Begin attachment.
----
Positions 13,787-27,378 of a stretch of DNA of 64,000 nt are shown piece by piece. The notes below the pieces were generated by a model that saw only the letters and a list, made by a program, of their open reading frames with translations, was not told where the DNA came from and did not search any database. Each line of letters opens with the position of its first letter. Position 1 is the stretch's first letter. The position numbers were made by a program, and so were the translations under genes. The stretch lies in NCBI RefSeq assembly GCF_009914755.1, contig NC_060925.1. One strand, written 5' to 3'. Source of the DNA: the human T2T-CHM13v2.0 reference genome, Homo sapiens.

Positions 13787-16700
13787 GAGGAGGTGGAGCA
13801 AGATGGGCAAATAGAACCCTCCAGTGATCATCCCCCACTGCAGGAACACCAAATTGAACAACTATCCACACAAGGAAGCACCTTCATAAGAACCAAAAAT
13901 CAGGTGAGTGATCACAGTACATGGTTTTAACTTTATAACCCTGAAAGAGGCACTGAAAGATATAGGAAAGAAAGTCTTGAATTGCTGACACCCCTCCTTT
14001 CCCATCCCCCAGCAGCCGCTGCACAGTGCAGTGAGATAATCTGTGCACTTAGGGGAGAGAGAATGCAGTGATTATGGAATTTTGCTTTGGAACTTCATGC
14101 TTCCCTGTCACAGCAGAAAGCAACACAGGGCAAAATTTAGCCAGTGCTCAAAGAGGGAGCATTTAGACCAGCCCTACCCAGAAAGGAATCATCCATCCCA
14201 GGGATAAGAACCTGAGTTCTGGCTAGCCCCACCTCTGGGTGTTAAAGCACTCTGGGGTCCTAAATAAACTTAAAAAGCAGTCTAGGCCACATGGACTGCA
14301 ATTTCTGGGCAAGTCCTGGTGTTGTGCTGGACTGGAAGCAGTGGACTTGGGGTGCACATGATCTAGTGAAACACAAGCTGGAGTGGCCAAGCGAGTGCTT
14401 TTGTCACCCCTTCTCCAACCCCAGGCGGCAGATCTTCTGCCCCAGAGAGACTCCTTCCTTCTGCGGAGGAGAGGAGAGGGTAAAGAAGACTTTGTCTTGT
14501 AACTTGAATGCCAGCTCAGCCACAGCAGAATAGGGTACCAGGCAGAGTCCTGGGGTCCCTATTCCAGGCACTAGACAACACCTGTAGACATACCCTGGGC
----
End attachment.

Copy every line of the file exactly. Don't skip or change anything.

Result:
Positions 13,787-27,378 of a stretch of DNA of 64,000 nt are shown piece by piece. The notes below the pieces were generated by a model that saw only the letters and a list, made by a program, of their open reading frames with translations, was not told where the DNA came from and did not search any database. Each line of letters opens with the position of its first letter. Position 1 is the stretch's first letter. The position numbers were made by a program, and so were the translations under genes. The stretch lies in NCBI RefSeq assembly GCF_009914755.1, contig NC_060925.1. One strand, written 5' to 3'. Source of the DNA: the human T2T-CHM13v2.0 reference genome, Homo sapiens.

Positions 13787-16700
13787 GAGGAGGTGGAGCA
13801 AGATGGGCAAATAGAACCCTCCAGTGATCATCCCCCACTGCAGGAACACCAAATTGAACAACTATCCACACAAGGAAGCACCTTCATAAGAACCAAAAAT
13901 CAGGTGAGTGATCACAGTACATGGTTTTAACTTTATAACCCTGAAAGAGGCACTGAAAGATATAGGAAAGAAAGTCTTGAATTGCTGACACCCCTCCTTT
14001 CCCATCCCCCAGCAGCCGCTGCACAGTGCAGTGAGATAATCTGTGCACTTAGGGGAGAGAGAATGCAGTGATTATGGAATTTTGCTTTGGAACTTCATGC
14101 TTCCCTGTCACAGCAGAAAGCAACACAGGGCAAAATTTAGCCAGTGCTCAAAGAGGGAGCATTTAGACCAGCCCTACCCAGAAAGGAATCATCCATCCCA
14201 GGGATAAGAACCTGAGTTCTGGCTAGCCCCACCTCTGGGTGTTAAAGCACTCTGGGGTCCTAAATAAACTTAAAAAGCAGTCTAGGCCACATGGACTGCA
14301 ATTTCTGGGCAAGTCCTGGTGTTGTGCTGGACTGGAAGCAGTGGACTTGGGGTGCACATGATCTAGTGAAACACAAGCTGGAGTGGCCAAGCGAGTGCTT
14401 TTGTCACCCCTTCTCCAACCCCAGGCGGCAGATCTTCTGCCCCAGAGAGACTCCTTCCTTCTGCGGAGGAGAGGAGAGGGTAAAGAAGACTTTGTCTTGT
14501 AACTTGAATGCCAGCTCAGCCACAGCAGAATAGGGTACCAGGCAGAGTCCTGGGGTCCCTATTCCAGGCACTAGACAACACCTGTAGACATACCCTGGGC